One of the big headlines of the past week was, “Online News Consumption, Revenue Overtake Print for the First Time,” as PC Magazine put it.
It felt like a watershed moment.
But what lies beneath isn’t an online advertising economy that will save journalism but an insufficient online advertising economy coupled with a structurally crippled print advertising marketplace, one that is shrinking rapidly (down 6.3% in 2009-2010 alone).
This means headlines like that from PC Magazine are serving a double-dose of bad news for journalism funding, not a mix of good (online up) and bad (print down). Print and online news are both heading for the Shoals of Unsustainability.
. . . look more closely inside the data and the road to economic sustainability for news online remains difficult. . . . Advertising in online spaces will probably never generate the sums – or at least the profits – that advertising generated in traditional platforms like printed newspapers. To survive financially. . . news sites not only need to make their advertising smarter, but they also need to find some way to charge for content and to invent new revenue streams. . . . And for now these alternative revenue streams remain small in scale. And even shifting to a culture that requires experimentation is for some news companies a challenge.
How dependent will news become to the online outlet? Given what Pew found, it’s clear that online news is in fact the only sector of news consumption that’s growing its audience, and at a very high rate:
One of the biggest challenges facing online news sources is that the number of intermediaries between them and their customers continues to grow — from Facebook and Twitter to email and Flipboard. This means that monetizing their own content requires reaching the customer through these aggregators — an unpredictable path — or striking syndication deals of some sort, which seems unlikely given the low value of commodity news. Also, as another Pew report last year showed, editors and executives at newspapers are tone-deaf to these realities, focusing on packaged news at the expense of distributed news. For them, printed bundles and cohesive Web sites were thought of as the the best ways to distribute news — not email, Facebook, or Twitter, despite the fact that users prefer to get a growing proportion of their news through those channels.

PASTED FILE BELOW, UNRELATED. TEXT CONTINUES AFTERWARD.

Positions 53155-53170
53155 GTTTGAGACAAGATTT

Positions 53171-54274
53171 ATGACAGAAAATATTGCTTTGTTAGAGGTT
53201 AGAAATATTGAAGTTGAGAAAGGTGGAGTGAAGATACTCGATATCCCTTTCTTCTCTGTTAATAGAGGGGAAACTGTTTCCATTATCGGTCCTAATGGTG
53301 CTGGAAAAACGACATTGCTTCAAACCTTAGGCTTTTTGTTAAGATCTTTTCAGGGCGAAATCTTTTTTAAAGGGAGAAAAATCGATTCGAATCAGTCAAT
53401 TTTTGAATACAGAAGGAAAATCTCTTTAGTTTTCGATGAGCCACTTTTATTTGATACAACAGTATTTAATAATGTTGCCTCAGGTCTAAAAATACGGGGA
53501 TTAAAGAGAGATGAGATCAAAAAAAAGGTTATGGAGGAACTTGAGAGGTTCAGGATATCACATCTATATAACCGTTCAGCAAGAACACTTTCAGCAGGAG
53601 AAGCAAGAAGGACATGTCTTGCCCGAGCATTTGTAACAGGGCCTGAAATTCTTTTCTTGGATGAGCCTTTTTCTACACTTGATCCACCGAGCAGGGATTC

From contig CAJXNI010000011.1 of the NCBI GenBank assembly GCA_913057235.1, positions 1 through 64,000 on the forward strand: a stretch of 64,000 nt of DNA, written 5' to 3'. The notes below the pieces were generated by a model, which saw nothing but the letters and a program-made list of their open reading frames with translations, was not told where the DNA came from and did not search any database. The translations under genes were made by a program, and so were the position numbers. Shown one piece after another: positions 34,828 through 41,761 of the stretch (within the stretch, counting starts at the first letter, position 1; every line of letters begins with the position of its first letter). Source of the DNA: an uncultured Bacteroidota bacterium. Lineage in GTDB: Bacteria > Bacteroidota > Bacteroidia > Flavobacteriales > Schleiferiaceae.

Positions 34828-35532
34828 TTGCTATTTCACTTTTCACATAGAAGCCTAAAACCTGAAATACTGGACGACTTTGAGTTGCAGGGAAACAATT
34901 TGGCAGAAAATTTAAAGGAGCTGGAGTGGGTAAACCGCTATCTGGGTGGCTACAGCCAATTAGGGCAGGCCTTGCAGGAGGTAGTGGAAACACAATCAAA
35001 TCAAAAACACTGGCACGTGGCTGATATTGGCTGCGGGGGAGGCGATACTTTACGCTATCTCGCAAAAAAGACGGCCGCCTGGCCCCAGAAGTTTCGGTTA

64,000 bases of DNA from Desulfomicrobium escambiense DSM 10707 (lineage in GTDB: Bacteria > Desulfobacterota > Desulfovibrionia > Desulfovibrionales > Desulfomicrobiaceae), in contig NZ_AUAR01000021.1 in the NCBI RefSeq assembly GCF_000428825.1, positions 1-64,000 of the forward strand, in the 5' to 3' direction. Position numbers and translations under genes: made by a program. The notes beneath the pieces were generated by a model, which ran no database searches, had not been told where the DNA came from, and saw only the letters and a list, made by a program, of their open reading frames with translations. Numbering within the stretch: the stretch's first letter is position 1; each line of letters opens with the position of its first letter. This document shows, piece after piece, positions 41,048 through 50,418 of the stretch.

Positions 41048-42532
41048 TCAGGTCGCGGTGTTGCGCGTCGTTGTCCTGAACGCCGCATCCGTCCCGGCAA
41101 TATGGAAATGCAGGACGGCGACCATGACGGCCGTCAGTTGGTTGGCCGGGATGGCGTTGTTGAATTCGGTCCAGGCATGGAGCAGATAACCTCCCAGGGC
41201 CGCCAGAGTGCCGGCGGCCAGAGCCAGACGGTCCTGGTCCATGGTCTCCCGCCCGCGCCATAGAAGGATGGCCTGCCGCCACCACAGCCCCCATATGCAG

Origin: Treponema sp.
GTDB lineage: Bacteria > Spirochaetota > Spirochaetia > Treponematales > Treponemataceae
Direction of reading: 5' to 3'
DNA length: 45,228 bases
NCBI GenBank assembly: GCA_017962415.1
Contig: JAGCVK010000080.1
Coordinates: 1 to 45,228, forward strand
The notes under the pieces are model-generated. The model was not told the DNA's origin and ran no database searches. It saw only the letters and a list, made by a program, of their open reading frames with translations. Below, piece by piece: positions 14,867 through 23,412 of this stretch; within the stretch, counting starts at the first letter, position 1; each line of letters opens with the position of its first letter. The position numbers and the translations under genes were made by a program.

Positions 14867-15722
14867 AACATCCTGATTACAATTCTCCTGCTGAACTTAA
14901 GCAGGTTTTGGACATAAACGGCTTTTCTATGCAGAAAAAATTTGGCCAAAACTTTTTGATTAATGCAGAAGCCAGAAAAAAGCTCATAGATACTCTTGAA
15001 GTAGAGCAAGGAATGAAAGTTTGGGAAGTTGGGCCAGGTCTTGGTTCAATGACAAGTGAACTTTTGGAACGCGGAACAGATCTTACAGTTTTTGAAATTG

But what about a pure-play digital news source, like Rupert Murdoch’s recently launched iPad newspaper, The Daily? Surely it will avoid the same traps while delivering content in a digitally aware manner.
Don’t forget that quote from the Pew report buried in their summary:
. . . shifting to a culture that requires experimentation is for some news companies a challenge.
I know, for all the fans of Rupert Murdoch, this will come as a shock, but apparently the great Murdoch has launched a journalistic enterprise short on content, long on innuendo, politically biased, and slightly misogynistic. Shocking.
And according to Simon Dumenco, who spent a month with The Daily, the platform doesn’t redeem the journalism:
Right now, the paper is just so erratic and unfocused that reading it is like witnessing a new identity crisis every day. . . . [It’s] the perfect newspaper for Tea Party socialists and enlightened pigs.
While the editorial content of The Daily may be less than stellar, the packaging model is certainly more comfortable for the journalists involved. This is why iPads make publishers comfortable — for now. Remember, iPads are great Web browsers, and Apple hasn’t closed down Safari as a paid service on the iPad yet.
But let’s assume there are two ways to ruin a news package — get scooped and/or be obviously incomplete. If you accept that premise, The Daily seems to be doubling down on mistakes. As the manager of his local McDonald’s told Dumenco:
A lot of times I’ll read something in The Daily that I already read about the day before, but The Daily version I’ll read and go, ‘Hey, they’re missing a lot of the story here.’
Online news is popular, useful, and interesting. Users are more and more drawn to it. Advertising revenues will not fund it sufficiently in the long-term. Social media is a growing source of news awareness, but it won’t provide funding. And paywalls, while unpopular, seem to work for the news. The audience is smaller, but the revenue model works far better. And NPR and the BBC prove that government subsidies, trusts, and donations can work alongside an advertising model.
This latest report from Pew suggests that viable funding sources — paywalls, trusts, endowments, government funding — have to come soon, or news and journalism as we know it will degrade even from what is clearly the diminished state it’s in today.